Video Dial-a-Doctor seen easing shortage in rural US
September 7, 2012
A half-dozen U.S. states are turning to telemedicine to address a shortage of doctors in rural areas, a gap the Obama administration has said is a serious health-care shortcoming, Bloomberg reports.
Medical provider Sentara Healthcare and MDLive, a remote technology developer, to provide remote care to more than 2 million people in the Southeast.
Ware County, Georgia has installed videoconferencing equipment at all 10 of its schools to give its 5,782 students one-on-one access to physicians. Telemedicine sites for adults have also sprung in the area. Instead of taking a full day off from work or school, residents can now regularly see their specialist online.
The program places Georgia among a half-dozen U.S. states turning to telemedicine to address a shortage of doctors in rural areas. While about a quarter of Americans live in rural areas, only 9 percent of doctors work there, according to the nonprofit National Rural Health Association. And within just 16 months, the 2010 U.S. health-care law will start adding as many as 15 million more people to health insurance rolls, further taxing already spotty care.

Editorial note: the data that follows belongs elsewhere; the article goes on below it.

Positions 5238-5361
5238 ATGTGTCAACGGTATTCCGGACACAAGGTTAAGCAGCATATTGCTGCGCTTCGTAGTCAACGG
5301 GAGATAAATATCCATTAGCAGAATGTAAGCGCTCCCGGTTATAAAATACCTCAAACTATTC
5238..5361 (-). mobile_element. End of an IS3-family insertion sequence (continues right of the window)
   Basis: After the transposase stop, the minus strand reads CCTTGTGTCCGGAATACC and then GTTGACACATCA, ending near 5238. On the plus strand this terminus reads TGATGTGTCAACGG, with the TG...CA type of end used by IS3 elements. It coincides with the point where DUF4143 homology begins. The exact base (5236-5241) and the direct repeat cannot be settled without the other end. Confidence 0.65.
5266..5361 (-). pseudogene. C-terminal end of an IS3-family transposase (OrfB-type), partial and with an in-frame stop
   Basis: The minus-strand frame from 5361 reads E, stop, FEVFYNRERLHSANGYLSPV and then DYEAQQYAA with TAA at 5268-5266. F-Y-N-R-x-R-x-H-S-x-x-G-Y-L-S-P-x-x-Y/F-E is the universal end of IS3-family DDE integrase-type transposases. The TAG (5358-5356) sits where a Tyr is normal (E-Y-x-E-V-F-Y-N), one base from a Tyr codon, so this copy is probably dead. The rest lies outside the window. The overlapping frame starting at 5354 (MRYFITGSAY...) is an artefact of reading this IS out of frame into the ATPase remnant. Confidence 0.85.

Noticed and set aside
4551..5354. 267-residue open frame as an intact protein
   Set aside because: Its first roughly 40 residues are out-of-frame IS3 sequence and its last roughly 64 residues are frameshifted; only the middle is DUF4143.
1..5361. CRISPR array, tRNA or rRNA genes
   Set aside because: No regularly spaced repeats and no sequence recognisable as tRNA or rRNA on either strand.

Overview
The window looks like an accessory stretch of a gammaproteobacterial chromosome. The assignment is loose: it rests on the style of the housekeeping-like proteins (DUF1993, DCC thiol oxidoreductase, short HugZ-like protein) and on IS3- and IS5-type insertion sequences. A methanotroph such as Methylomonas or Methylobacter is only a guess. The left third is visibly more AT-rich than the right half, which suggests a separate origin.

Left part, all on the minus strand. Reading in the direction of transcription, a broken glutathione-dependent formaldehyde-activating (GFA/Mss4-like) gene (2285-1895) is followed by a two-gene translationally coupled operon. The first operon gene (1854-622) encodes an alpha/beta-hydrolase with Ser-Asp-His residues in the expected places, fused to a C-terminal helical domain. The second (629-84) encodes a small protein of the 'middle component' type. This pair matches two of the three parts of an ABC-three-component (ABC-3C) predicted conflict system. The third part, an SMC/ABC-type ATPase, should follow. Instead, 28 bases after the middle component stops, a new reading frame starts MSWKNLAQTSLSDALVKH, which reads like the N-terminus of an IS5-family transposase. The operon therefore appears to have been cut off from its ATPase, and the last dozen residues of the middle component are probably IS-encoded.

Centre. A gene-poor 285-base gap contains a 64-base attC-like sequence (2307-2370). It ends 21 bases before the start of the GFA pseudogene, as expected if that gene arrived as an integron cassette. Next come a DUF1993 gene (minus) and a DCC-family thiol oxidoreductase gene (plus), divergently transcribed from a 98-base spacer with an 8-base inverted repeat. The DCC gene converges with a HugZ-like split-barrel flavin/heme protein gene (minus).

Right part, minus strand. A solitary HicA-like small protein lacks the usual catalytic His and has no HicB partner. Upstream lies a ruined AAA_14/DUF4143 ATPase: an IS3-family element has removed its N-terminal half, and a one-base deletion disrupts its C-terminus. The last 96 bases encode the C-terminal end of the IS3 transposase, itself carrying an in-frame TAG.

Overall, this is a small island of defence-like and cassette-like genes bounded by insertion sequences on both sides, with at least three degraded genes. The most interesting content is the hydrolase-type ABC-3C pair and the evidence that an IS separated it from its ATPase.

Patients using the system sit in front of mobile carts that are fitted with screens and speakers, Guy said in a telephone interview. The carts also carry stethoscopes and other devices for examinations that are carried out by local nurses. More than 185 doctors in the state work with the system, providing consultations on 40 different specialties.
MDLive also offers a service for homes, using a computer and webcam, or via phone.